JUPITER, Fla. — With two weeks to go, an eternity in the twilight zone known as spring training, there is little clarity regarding the Mets’ rotation competition — including how many openings there are.
But funky-throwing lefthander Joey Lucchesi is taking his shot.
Lucchesi tossed three scoreless innings in a 3-2 exhibition loss to the Marlins on Wednesday, bringing his two-appearance total to five shutout frames. He has allowed zero hits, struck out seven and walked three.
"I’m really happy about today," he said. "I obviously want to show them that I belong here, and every time I step on that rubber I want to prove my worth. That’s what I’m doing out there every time, and that’s all I can do."
Lucchesi, lefthander David Peterson and righthander Jordan Yamamoto appear to be the primary candidates for the spot or spots in the rotation. The Mets need at least a No. 5 starter, and they might need a fill-in for righthander Carlos Carrasco, who is well behind the rest of the starting pitchers, most recently because of a sore elbow. He is scheduled to face hitters Thursday. The Mets have not ruled him out for Opening Day.
In the meantime, Lucchesi is trying to impress, doing so Wednesday with suboptimal command. He threw about half of his pitches for strikes and walked a pair of batters. But he managed to erase one of the free baserunners by picking off Jazz Chisolm — a sequence set up with first baseman Pete Alonso, who commented that he had not seen Lucchesi’s pickoff motion.
"He told me to give him that slow pickoff move first so he can get used to me," Lucchesi said.
Lucchesi obliged, starting out with an easy one. Then he threw one pitch, followed by another pickoff attempt, this one full-speed and successful.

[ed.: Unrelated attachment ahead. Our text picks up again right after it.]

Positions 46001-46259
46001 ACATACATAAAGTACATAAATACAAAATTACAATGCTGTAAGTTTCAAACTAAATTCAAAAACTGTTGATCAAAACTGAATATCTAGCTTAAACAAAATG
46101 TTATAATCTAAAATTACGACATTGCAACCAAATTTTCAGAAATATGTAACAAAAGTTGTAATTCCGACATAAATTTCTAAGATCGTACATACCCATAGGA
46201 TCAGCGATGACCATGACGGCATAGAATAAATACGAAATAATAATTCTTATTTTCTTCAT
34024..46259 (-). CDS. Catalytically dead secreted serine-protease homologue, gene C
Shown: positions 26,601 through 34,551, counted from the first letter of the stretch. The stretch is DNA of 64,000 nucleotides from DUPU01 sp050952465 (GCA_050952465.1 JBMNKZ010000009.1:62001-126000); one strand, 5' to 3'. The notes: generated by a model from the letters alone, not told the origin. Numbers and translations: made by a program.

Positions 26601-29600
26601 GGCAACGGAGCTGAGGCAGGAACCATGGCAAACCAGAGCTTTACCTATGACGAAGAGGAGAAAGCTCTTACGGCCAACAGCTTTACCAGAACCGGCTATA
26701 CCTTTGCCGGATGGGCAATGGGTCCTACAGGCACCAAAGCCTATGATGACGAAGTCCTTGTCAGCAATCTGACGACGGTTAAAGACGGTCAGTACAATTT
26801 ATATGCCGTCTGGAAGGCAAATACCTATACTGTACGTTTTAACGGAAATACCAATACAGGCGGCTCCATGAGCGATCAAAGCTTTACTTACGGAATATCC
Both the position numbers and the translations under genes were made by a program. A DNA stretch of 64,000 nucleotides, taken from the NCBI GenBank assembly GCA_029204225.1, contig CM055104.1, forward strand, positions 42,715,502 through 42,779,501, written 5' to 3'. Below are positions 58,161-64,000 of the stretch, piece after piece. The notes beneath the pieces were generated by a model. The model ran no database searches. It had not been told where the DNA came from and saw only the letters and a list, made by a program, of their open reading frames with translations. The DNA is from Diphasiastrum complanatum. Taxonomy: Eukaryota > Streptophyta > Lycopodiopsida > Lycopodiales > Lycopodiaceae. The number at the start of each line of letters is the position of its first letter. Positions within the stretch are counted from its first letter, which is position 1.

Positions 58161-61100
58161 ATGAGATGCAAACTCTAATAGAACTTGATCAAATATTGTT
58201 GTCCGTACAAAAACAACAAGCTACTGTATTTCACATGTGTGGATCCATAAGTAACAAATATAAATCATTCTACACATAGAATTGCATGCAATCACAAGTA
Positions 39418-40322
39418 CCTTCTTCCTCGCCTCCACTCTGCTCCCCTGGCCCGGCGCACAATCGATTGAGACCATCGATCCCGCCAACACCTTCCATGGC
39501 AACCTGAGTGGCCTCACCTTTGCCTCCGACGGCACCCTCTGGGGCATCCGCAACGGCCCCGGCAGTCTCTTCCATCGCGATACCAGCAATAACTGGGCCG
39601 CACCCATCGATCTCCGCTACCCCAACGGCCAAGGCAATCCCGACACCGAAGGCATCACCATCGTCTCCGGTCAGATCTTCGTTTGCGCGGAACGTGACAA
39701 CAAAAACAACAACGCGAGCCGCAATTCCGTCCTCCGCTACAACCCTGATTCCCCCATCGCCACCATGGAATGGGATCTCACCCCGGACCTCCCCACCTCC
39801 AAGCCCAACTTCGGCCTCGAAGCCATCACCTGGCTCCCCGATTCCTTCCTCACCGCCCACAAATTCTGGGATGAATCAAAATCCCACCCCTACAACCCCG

"I was super pumped and Pete was pumped, so that was pretty cool," he said.
One aspect of Lucchesi that the Mets are still learning: his signature pitch, the churve, a cross between a changeup and a curveball.
"Special pitch," manager Luis Rojas said.
Catcher Tomas Nido, who returned to the lineup after missing several days because of a bruised foot, received an unofficial briefing on the pitch Tuesday.
"It was funny, because when we were talking, he kept saying the churve," Nido said. "And I was like, the slider? The curve? The changeup? He’s like, no, the churve. It’s a really, really good pitch, and he commands it well. So very successful with it and it was a lot of fun to be back there with him today."
Lucchesi added: "I could put that anywhere[(usually], but I couldn't get the release point today. I feel like I would've had more strikeouts if I had that going."
A focus for Lucchesi over the offseason and in camp has been adding velocity. If his fastball is faster, Rojas said, his offspeed pitch — the churve — will be more effective.
His fastball averaged 91 mph (with a max of 92.8 mph) on Wednesday. That is a bit better than his 90-mph norm in years past.
That is progress, Lucchesi said, but not perfection. He wants to be at 93 regularly and touch 95.
"My velo is progressively getting better throughout camp," he said. "I'm started to feel like myself again. My rhythm is almost on time. I feel like I could've been a little bit better with my rhythm today. But I feel like that's all going to happen in time, so I'm really happy with how I'm building up."